I won this book from MJ at Wandering in the Stacks and finished reading it back in May. There are few books that can completely change the way you think about something. For me, this was one of them.
Week after week, I’ve pondered whether or not I should write about this book. I did not think it was possible for me to articulate the way it touched me. But I felt it would be irresponsible for me to have this platform and not write about his book. And so I did.
I’ve never read the work of an author that writes with so much emotion. After reading this book, l understand the difference between superficial desires and yearnings that come from the soul. For anyone that’s ever wondered what perseverance looks like, it is epitomized in Frederick Douglass.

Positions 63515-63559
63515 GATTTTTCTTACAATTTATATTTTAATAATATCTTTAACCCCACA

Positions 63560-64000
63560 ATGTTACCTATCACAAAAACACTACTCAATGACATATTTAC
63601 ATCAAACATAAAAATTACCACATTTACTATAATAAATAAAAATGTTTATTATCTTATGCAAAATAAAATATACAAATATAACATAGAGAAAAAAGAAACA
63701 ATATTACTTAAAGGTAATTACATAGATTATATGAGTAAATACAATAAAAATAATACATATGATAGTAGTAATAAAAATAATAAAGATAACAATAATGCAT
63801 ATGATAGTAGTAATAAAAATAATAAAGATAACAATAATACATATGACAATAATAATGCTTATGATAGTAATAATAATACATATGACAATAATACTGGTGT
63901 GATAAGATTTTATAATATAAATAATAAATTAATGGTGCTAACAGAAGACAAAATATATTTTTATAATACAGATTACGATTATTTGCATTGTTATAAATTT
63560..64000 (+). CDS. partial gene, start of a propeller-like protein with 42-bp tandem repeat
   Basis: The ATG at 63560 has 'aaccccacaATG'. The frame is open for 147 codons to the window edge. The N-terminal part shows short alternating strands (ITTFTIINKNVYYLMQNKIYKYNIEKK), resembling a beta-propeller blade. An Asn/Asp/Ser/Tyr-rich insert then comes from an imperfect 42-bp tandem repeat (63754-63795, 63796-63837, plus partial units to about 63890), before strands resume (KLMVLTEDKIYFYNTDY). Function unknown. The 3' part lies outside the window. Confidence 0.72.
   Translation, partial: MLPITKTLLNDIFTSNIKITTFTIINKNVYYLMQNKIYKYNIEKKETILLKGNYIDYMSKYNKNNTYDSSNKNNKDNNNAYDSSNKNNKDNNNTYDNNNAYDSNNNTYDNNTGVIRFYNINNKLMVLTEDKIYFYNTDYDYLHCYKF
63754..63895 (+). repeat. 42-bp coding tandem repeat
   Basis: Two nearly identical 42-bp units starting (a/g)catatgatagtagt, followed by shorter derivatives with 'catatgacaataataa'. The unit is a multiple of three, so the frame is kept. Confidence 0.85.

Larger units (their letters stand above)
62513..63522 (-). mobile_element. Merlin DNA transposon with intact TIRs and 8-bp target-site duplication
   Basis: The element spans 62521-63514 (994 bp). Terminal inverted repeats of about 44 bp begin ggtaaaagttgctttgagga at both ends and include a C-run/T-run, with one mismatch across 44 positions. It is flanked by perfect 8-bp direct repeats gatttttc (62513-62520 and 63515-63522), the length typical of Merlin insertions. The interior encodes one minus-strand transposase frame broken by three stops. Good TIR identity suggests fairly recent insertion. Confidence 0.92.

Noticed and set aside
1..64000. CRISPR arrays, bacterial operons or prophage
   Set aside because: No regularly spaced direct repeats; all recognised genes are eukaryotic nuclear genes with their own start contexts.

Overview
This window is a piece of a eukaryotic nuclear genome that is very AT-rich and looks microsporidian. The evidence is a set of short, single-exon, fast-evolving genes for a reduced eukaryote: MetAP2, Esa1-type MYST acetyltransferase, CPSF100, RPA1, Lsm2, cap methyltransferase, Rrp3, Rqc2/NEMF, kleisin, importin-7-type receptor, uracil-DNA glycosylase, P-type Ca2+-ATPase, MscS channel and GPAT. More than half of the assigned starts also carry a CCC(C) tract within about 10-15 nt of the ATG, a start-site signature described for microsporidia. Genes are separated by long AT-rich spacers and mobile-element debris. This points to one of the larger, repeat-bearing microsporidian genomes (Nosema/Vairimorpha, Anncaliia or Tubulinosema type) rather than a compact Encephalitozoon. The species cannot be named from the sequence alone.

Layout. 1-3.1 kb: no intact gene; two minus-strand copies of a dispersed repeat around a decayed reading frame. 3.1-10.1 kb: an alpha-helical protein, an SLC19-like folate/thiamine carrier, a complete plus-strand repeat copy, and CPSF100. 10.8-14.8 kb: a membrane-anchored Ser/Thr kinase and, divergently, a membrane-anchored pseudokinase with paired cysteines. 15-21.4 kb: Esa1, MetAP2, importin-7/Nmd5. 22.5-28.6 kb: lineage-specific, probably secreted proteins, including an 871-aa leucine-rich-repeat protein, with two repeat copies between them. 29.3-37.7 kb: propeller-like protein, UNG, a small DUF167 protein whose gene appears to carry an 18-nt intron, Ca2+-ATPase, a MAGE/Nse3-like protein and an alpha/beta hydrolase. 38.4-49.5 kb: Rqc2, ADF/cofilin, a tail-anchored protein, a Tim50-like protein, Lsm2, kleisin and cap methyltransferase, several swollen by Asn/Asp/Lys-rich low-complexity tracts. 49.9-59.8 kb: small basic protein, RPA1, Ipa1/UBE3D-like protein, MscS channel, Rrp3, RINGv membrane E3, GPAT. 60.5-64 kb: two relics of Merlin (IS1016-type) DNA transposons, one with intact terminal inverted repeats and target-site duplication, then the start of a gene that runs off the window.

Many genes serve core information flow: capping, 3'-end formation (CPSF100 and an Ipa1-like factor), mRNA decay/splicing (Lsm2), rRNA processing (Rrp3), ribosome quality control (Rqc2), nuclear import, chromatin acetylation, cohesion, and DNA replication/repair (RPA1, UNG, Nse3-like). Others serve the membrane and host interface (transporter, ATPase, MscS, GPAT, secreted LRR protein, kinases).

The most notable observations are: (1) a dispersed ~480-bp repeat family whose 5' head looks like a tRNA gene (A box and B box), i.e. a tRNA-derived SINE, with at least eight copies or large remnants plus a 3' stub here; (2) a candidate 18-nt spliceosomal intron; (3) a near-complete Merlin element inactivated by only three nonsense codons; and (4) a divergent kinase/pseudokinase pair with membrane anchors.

As the author documents his journey from slavery to freedom, the defining moment is the one in which he realizes his pathway to freedom is education. And once he learned to read, he became aware of his condition. Douglass concluded that to make a contented slave it is necessary to make a thoughtless one.
The realization that education and slavery are incompatible with one another is profound on many levels. The author is obviously discussing slavery. But today, it's about much more than that. What would become intolerable to you if you took a moment to further educate yourself?
Never again will I under appreciate the value of my education. I’ve long adored this quote, “The first power we have is knowledge.” After reading this book, I get it.
“I prefer to be true to myself, even at the hazard of incurring the ridicule of others, rather than to be false, and incur my own abhorrence.” Amen.
The Life of Frederick Douglass by Frederick Douglass